Reason 7: Reason 7 should probably have been reason 1, since it was what finally got me to go ahead and take the step into firearms.  It was my friend Col. Grossman, who said, "If you are authorized to carry a weapon, and you walk outside without it, just take a deep breath, and say this to yourself... 'Baa.'"  For some reason it just made sense to me after that to get authorized.

In largest part, the gun represents a great sadness to me.  I'd much rather live in a world without bogeymen.  I'd much rather not have so much personal responsibility.  Philosophically, though, I have always followed Saigo Takamori (1827-1877) who said, “However seriously systems and measures may be discussed, they cannot be put into practice unless there is the right man to do it. There is no deed without a doer. To have the right man is the greatest blessing! One must aim at being that man.”

I hope I don't let Saigo down in any walk of life...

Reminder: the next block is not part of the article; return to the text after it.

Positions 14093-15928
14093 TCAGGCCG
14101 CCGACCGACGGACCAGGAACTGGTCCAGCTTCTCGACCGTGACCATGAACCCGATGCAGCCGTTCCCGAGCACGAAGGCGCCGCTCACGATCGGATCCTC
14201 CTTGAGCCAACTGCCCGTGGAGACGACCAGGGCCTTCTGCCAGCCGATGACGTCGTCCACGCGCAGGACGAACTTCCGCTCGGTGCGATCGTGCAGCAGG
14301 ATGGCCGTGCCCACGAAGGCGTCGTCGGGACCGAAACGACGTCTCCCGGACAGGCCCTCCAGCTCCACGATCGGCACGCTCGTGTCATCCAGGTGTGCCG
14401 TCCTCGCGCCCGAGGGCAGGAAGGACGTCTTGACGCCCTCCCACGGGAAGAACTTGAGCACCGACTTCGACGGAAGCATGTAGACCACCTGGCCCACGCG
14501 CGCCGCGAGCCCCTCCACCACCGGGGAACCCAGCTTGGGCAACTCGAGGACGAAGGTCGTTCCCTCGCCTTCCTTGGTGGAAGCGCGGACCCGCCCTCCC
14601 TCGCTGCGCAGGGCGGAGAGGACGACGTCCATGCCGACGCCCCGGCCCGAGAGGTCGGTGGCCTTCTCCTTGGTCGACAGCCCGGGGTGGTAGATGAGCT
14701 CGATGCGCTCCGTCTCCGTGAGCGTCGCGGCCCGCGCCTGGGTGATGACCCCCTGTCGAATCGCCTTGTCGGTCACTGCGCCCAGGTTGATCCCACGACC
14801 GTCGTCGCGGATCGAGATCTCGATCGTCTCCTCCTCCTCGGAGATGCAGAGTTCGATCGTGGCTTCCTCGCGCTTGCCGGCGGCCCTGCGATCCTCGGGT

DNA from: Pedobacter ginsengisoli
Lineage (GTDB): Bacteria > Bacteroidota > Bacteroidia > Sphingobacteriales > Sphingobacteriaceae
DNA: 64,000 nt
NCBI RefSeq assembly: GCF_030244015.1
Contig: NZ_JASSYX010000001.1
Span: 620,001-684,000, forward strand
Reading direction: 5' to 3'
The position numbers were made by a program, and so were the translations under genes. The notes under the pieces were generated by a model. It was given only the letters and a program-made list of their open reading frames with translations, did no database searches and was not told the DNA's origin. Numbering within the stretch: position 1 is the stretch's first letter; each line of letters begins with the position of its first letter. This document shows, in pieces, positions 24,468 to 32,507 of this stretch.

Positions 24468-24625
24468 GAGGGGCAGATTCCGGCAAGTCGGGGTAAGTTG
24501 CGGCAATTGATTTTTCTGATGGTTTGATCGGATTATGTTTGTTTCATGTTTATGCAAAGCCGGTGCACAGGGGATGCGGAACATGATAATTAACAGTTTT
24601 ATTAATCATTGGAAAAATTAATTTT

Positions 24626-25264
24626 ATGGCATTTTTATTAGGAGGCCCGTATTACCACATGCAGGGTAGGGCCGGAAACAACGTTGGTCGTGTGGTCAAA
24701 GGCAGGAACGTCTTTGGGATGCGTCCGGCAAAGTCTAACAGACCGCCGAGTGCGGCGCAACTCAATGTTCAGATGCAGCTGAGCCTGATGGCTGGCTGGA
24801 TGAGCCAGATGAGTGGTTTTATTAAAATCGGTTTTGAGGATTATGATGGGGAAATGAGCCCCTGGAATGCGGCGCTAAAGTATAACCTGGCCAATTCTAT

And how we burned in the camps later, thinking: What would things have been like if every Security operative, when he went out at night to make an arrest, had been uncertain whether he would return alive and had to say good-bye to his family? Or if, during periods of mass arrests, as for example in Leningrad, when they arrested a quarter of the entire city, people had not simply sat there in their lairs, paling in terror at every bang of the downstairs door and at every step on the staircase, but had understood they had nothing left to lose and had boldly set up in the downstairs hall an ambush of half a dozen people with axes, hammers, pokers, or whatever else was at hand?

The Organs would very quickly have suffered a shortage of officers and transport and, notwithstanding all of Stalin’s thirst, the cursed machine would have ground to a halt!

-- Alexandr Solzhenitsyn, "The Gulag Archipelago"